The human urge to collect is a powerful one (and makes for excellent television). And our local supermarkets have been tapping into this urge in recent years, whether through tiny groceries or animal cards. In pretty much every case, the nation seems to have gone completely mad for them, with swap meets being organised, black markets being established and kids regularly tugging on parents’ pants demanding the full set and the associated plastic tat. Now Countdown has struck up a deal with Disney Pixar for its latest collectables campaign, Domino Stars.
Over the past 11 years, Bridget Lamont has moved her way up the ranks at the green juggernaut of Kiwi retail to eventually become the general manager of marketing. She recently chatted to us about price wars, shouty retail advertising and the perception that Countdown isn’t a Kiwi company.
Every once in a while, brands jump onto their promotional soapboxes and take aim at what they see as their competitors’ flaws. And while this type of comparative advertising has existed for as long as competing brands have been being sharing shelf space, the Kiwi advertising space has served up a few interesting battles over the last few months.
“It’s not digital vs newspapers,” says NZME commercial director Sandra King. “It’s about the client having as many touch points as possible. If you miss the newspaper pipe, you’re actually missing a great deal of reach and frequency.”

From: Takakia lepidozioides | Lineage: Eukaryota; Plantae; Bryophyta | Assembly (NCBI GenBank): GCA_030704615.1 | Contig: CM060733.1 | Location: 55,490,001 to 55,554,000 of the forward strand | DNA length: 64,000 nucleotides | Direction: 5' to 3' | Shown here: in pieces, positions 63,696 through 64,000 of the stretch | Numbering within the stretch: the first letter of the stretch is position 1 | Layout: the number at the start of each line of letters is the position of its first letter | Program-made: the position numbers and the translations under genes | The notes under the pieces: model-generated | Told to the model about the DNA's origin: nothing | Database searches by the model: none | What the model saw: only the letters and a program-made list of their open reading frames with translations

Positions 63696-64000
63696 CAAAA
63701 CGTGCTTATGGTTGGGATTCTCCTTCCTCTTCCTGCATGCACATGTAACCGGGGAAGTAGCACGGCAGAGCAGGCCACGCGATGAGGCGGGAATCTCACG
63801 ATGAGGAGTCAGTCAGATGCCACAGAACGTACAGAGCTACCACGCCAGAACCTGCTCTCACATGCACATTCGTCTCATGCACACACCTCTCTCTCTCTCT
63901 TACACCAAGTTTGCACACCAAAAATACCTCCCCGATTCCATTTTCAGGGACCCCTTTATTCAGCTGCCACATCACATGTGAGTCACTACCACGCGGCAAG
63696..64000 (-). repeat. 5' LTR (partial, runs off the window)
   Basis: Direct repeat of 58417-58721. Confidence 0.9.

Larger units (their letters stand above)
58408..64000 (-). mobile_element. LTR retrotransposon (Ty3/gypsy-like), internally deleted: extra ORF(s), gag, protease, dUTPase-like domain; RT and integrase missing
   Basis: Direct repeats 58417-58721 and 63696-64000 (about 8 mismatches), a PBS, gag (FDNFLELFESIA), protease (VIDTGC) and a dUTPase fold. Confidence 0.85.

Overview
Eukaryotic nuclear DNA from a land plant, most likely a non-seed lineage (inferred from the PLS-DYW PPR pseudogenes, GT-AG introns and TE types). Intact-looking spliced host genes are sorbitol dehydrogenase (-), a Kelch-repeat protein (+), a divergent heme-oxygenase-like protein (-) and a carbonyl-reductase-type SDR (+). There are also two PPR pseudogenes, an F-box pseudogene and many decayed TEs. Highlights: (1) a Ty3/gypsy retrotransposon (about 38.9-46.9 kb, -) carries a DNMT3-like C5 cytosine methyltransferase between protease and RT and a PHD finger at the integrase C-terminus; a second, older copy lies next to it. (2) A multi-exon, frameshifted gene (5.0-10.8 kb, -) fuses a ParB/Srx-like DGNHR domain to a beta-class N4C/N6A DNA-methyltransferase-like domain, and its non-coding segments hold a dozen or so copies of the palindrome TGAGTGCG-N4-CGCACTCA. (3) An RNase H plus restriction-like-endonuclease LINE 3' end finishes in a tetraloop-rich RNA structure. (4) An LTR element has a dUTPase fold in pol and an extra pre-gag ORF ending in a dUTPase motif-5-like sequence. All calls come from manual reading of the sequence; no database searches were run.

In what looks set to be another big blow for local news publishers, StopPress understands that Progressive Enterprises will be shifting a significant chunk of its ad spend from press advertising to other channels and is also thought to be trialling a reduction of unaddressed mailers in some areas as part of its media strategy for FY16, which commenced on 30 June. And Foodstuffs is paying close attention to the moves.
Last year, Countdown jumped onto the collectibles bandwagon by distributing DreamWorks Heroes 3D cards to customers who spent $20 or more in stores. And despite this previous campaign being criticised for relying on pester power and for not being environmentally friendly, Countdown is going for another collectibles ride—and this time it’s all about the inhabitants of the wild.
Foodstuffs has collaborated with one-to-one agency JustOne to launch a new loyalty programme exclusive to New World. In the past, the company has relied on the Fly Buys reward scheme to give its customers added incentive to shop at the store, but Foodstuffs group general marketing manager Steve Bayliss says that it was time to develop something discrete. And while this is a novel move for New World, it comes well after Countdown first launched its loyalty programme in 1994.
Over the course of the last week, the nation’s major supermarket chains have been embroiled in a discount battle that the Herald has dubbed ‘bread wars’. The first shots of this this retail skirmish were fired on 17 July, when Countdown dropped the price of its budget white bread from $1.48 to only $1, a discount that was immediately promoted via radio and television advertisements under the ‘Price Lockdown’ banner that has been giving Kiwis reduced prices since October last year. On the very day that Countdown dropped its bread prices, New World released a similar campaign and shortly thereafter Pak ‘n Save did the same. And this effectively served as the next phase of a back-and-forth discount battle that has seen both Foodstuffs and Countdown taking aim at each other in numerous campaigns.
Kath Dewar, managing director of marketing agency Good Sense, shares her not-so-rosy views on pester power in the light of Countdown’s hugely successful Heroes Dreamworks campaign.